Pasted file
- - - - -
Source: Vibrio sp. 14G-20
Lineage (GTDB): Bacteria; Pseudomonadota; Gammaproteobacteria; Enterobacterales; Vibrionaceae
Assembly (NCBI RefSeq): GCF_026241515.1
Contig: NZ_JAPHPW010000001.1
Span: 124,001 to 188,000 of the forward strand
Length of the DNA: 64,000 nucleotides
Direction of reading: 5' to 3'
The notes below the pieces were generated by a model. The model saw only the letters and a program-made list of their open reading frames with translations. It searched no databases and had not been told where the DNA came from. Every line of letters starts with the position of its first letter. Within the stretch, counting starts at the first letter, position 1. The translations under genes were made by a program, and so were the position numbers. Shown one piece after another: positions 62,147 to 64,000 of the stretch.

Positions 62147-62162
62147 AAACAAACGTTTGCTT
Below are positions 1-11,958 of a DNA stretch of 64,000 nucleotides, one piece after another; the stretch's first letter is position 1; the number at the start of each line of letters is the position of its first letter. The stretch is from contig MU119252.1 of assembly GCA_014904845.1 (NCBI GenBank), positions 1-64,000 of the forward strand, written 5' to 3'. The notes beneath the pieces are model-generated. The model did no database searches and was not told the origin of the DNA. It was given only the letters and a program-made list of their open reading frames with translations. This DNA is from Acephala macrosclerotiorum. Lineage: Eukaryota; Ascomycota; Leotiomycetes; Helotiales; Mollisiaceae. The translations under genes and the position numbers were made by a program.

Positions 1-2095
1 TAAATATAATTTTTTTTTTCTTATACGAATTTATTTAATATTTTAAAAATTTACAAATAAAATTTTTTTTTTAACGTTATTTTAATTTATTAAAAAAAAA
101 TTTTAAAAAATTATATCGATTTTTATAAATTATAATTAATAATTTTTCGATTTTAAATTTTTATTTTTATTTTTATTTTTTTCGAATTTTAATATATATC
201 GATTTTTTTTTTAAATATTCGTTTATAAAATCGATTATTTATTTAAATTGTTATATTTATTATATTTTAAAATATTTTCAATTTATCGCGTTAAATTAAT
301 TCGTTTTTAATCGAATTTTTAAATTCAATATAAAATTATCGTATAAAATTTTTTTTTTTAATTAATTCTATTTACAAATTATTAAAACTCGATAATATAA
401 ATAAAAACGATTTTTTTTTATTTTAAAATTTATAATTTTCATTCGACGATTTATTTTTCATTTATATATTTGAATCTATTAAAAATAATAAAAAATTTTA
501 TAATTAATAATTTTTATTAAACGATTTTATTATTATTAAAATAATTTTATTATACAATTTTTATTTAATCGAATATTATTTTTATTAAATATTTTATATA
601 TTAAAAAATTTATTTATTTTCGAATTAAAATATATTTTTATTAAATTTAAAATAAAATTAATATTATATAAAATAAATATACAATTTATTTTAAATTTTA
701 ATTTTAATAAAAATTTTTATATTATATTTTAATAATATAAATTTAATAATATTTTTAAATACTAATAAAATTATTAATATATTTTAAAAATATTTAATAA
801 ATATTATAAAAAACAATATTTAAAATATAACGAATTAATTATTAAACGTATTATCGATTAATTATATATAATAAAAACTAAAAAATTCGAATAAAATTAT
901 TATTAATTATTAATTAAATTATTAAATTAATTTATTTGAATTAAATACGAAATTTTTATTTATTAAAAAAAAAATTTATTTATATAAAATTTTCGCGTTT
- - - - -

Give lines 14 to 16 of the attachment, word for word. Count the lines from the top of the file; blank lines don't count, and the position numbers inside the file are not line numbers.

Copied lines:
101 TTTTAAAAAATTATATCGATTTTTATAAATTATAATTAATAATTTTTCGATTTTAAATTTTTATTTTTATTTTTATTTTTTTCGAATTTTAATATATATC
201 GATTTTTTTTTTAAATATTCGTTTATAAAATCGATTATTTATTTAAATTGTTATATTTATTATATTTTAAAATATTTTCAATTTATCGCGTTAAATTAAT
301 TCGTTTTTAATCGAATTTTTAAATTCAATATAAAATTATCGTATAAAATTTTTTTTTTTAATTAATTCTATTTACAAATTATTAAAACTCGATAATATAA